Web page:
ST. LOUIS -- The last time the Red Sox went on the road in a post-season series, they arrived with plenty of momentum in their carry-on baggage.
In the American League Championship Series against the Detroit Tigers, the Red Sox dropped the series opener 1-0 when Anibal Sanchez and the Tigers bullpen shut down the Sox at Fenway.
But when David Ortiz swatted a game-tying grand slam in the eighth inning of Game 2 and the Sox rallied for a walk-off single in the bottom of the ninth, the Red Sox took Game 2, 6-5, and with it, all the momentum in the series.
Instead of returning home for three games and a 2-0 lead in the series, the Tigers had to settle for a split in the first two games and returned to Comerica Park feeling as though they had let something get away.
Sure enough, the Red Sox parlayed that good feeling right into Game 3, winning their own 1-0 game as John Lackey outdueled Justin Verlander thanks to a solo homer from Mike Napoli.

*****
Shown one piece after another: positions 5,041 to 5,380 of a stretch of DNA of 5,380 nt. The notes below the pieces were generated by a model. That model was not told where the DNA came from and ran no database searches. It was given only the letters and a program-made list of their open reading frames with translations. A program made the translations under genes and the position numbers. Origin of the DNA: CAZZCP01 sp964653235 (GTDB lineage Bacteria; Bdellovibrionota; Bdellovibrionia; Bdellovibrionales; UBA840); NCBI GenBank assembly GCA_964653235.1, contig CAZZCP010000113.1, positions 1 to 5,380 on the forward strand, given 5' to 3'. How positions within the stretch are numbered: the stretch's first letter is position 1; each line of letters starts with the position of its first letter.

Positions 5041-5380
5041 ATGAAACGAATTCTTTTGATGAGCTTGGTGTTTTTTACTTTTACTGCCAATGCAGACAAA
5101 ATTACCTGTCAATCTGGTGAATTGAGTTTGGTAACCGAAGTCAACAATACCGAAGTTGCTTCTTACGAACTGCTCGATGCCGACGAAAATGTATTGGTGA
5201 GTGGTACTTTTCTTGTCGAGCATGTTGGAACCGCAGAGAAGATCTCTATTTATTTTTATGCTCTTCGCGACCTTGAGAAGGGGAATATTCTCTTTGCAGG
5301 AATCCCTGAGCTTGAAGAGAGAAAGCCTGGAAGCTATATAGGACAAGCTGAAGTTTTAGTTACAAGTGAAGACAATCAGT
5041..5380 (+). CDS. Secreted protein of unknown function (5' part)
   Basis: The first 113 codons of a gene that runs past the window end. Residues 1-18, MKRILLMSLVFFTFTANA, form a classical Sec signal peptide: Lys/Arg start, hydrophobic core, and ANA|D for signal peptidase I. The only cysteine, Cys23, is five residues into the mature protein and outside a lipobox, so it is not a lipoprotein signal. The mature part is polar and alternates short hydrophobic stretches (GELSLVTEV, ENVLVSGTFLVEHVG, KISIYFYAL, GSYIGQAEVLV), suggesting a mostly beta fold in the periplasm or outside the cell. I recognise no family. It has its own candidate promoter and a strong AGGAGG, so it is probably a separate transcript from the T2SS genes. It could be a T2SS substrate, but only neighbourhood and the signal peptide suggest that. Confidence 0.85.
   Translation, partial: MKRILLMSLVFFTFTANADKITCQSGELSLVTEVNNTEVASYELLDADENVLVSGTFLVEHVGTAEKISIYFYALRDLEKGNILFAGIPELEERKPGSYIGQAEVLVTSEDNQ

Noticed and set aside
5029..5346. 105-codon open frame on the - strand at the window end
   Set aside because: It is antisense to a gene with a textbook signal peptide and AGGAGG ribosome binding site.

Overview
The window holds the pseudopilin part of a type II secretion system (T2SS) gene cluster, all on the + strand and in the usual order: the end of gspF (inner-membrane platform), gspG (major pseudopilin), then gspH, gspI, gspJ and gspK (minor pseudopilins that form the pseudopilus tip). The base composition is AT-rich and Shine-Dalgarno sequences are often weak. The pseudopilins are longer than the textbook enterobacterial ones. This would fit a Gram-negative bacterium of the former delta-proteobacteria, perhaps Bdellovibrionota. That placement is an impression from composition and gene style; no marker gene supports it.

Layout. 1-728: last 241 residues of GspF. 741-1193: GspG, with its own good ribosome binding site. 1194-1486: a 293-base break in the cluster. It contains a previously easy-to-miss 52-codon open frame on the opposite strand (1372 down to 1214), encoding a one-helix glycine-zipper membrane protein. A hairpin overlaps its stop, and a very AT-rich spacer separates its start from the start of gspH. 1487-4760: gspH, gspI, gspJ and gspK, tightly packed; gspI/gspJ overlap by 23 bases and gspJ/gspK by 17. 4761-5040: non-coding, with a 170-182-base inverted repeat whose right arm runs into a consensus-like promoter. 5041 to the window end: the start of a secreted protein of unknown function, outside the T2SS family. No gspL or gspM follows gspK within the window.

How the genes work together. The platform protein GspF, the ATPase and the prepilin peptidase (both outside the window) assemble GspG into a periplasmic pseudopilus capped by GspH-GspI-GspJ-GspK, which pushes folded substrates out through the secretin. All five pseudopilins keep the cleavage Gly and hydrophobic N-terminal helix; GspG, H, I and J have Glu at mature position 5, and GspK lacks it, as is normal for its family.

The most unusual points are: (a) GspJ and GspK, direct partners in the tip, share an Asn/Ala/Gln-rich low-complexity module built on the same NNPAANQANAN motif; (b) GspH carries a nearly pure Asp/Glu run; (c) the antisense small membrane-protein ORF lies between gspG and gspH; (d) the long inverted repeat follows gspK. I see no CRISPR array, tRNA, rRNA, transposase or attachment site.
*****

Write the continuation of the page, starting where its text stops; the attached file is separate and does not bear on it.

Now, as the World Series shifts to St. Louis, it's as if the opposite were true.
After winning Game 1 handily, the Red Sox were the team letting a late-inning lead get away in Game 2, committing two errors to go with a suddenly suspect bullpen. What had been a 2-1 lead in the top of the seventh quickly turned into a 4-2 loss, giving the visiting Cardinals a split in the series.
Instead of coming home trailing 2-0, the Cards have to be happy with a split on the road and the knowledge that the next three games will take place in Busch Stadium.
As for the Red Sox, can they seize the momentum again after seemingly fumbling it away in Game 2? And do the Cardinals now hold that same hard-to-define momentum thanks to their comeback victory Thursday?
''I think there's something to be said for that,'' aloowed John Farrell. "And yet when a game has gotten away from us, we've done such a great job of putting yesterday behind us and doing what it has taken to regain the momentum. Detroit might have had the most momentum at any one time in this postseason going into that eighth inning in Game 2-- you can say it has some momentum, but at the same time I think what propelled us in that series is John Lackey in Game 3.
"I think the momentum is probably hinged upon today's starting pitcher. That's not to heap too much pressure on the individual, but that's where it starts and that guy has got to keep the game under control.''
Mike Matheny, the Cardinals manager, meanwhile savored what Game 2 had meant to his team.
"I do believe,'' Matheny said, "it is a momentum sport.''
And now it's the Red Sox' turn to get it back.